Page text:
Would You Use Google+ More If You Knew It Could Help Your Search Rankings?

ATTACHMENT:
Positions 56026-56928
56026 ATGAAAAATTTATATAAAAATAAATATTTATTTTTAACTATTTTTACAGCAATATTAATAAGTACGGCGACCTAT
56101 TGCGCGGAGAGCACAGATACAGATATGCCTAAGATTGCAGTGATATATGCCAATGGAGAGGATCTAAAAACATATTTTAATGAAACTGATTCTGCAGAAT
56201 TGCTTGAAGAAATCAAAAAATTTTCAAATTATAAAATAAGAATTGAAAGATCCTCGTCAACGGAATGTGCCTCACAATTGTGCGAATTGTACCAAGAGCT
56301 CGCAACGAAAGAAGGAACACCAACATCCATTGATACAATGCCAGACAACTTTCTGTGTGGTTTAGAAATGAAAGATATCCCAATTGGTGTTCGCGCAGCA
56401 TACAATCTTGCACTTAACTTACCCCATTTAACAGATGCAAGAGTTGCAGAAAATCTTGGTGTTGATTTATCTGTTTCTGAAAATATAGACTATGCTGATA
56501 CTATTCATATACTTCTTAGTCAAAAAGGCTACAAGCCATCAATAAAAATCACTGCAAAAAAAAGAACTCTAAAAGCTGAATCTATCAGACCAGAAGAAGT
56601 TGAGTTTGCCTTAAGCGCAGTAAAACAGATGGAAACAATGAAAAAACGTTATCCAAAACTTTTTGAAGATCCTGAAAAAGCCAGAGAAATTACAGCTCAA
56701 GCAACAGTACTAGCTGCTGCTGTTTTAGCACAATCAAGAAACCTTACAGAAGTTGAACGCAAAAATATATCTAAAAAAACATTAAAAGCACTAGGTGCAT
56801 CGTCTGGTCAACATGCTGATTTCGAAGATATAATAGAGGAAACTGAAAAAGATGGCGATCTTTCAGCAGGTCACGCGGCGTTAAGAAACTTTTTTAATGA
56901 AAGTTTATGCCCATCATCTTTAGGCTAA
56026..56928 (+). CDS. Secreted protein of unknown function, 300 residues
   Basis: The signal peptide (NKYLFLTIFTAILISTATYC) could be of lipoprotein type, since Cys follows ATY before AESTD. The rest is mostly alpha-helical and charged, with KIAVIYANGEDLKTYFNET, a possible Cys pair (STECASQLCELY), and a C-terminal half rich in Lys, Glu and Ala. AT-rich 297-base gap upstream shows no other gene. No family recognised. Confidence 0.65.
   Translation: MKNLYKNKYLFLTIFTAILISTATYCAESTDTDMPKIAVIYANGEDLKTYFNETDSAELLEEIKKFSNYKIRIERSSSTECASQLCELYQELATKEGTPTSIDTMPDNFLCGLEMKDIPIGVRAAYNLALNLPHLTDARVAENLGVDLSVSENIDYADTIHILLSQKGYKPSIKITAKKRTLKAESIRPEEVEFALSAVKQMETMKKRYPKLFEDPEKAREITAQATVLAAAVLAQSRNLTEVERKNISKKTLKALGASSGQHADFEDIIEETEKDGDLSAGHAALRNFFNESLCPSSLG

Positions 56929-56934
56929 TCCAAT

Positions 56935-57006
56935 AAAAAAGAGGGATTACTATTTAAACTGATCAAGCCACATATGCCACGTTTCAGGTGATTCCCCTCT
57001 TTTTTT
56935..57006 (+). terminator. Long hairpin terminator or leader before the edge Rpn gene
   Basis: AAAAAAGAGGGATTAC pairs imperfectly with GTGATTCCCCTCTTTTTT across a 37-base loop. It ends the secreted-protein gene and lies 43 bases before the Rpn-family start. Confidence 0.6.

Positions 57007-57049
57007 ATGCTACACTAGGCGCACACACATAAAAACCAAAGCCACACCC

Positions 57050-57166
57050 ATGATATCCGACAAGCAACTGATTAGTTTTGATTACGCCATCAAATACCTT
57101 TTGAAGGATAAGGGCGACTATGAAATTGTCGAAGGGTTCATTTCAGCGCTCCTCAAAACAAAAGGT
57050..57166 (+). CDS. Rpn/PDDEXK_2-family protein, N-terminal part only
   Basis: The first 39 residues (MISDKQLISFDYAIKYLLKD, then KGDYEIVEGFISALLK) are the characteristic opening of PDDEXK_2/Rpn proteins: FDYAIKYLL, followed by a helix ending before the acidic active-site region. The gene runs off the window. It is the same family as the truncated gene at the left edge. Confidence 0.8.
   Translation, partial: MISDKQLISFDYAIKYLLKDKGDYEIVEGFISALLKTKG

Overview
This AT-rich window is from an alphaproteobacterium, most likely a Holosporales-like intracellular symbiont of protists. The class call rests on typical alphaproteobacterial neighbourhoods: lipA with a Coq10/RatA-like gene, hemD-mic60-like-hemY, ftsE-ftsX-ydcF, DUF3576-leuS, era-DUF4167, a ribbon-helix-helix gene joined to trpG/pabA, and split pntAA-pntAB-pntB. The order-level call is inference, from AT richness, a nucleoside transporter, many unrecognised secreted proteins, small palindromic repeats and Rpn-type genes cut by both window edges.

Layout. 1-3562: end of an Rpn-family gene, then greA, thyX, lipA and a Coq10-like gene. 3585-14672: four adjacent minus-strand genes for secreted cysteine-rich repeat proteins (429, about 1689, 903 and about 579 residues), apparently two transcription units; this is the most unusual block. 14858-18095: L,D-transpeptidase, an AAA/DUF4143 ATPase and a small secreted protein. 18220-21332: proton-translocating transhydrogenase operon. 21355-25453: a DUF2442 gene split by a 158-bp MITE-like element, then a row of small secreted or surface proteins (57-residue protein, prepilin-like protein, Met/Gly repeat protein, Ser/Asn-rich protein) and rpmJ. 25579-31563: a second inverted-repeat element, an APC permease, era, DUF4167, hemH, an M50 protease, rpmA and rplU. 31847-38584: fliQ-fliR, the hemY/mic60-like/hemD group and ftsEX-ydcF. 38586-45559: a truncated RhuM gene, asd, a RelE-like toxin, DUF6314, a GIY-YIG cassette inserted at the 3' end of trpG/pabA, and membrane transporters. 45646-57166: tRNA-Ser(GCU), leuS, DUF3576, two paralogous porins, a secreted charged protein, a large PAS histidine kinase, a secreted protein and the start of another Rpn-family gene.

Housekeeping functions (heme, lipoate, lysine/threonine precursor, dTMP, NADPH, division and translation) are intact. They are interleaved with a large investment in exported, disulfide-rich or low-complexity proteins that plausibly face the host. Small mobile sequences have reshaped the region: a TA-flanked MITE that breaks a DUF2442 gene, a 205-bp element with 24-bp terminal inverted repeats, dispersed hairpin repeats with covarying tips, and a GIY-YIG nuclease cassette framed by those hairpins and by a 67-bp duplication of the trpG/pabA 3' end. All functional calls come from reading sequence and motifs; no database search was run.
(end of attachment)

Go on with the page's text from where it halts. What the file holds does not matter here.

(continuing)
Sure, some of you are already using Google+ a lot, and I’m not one to call it a ghost town, but I don’t think many would argue that it doesn’t get the level of use as Facebook. But if you knew for a fact that Google+ could directly help you rank better in Google’s search results, wouldn’t you dedicate more time to it? Would you use Google+ more if you saw direct ranking benefits? Let us know in the comments . It seems like only yesterday that Google was telling us that the +1 button had no direct effect on rankings. Actually, it was in October . “In the short term, we’re still going to have to study and see how good the signal is, so right now, there’s not really a direct effect where if you have a lot of +1s, you’ll rank higher,” Matt Cutts said in a Google Hangout back then. Google has not come out and officially said that +1′s will help you rank higher now, but Moz (formerly SEOmoz) has put out an interesting report suggesting that they will. Each year, they run a scientific correlation study looking at factors that have a strong association with higher Google rankings. This time, it found a very interesting trend. “After Page Authority, a URL’s number of Google +1s is more highly correlated with search rankings than any other factor ,” writes Cyrus Shepard. “In fact, the correlation of Google +1s beat out other well known metrics including linking root domains, Facebook shares, and even keyword usage.” Searchmetics also recently found significant correlation of +1s and rankings: Shepard notes that Moz found similar correlation with Facebook activity in rankings in a past study, but this was generally dismissed as not being a direct relationship, as that content likely had a lot of overlapping factors (like links and high quality content). He says it’s different this time with Google+, because it’s “built for SEO” in that posts are crawled and indexed “almost immediately,” Google+ posts pass link equity, and Google+ is “optimized for semantic relevance.” Basically, Google+ posts are very similar to blog posts. It doesn’t hurt that Google recently made +1s a lot more visible within Google+ itself, showing +1′d content more (which could lead to even more +1s). But +1s aren’t the only Google+ property that could be helping sites’ search rankings. Search Mojo CEO Janet Driscoll Miller recently made a pretty compelling case that Google authorship is substantially impacting rankings. None of this is officially acknowledge by Google, though in that Hangout above, Cutts did talk up the possibilities of authorship. Google is clearly doing just about all it can to keep from having to point users to third-party properties. This is most evident with its continuous expansion of the Knowledge Graph, but it also means pointing people to Google+ among other properties. As I mentioned in a previous article, Google is already sometimes ranking Google+ URLs for content shared on the social network better than the actual URL of that content. Whatever the case may be, it doesn’t seem to be a bad idea to be utilizing Google+ as much as possible if you want to improve your rankings. It certainly can’t hurt. That is unless you find a way to abuse it, then Google will surely find a way to make it hurt. Have you seen any direct relationship between rankings and Google+ activity? Is this a good direction for Google to go in? Let us know in the comments .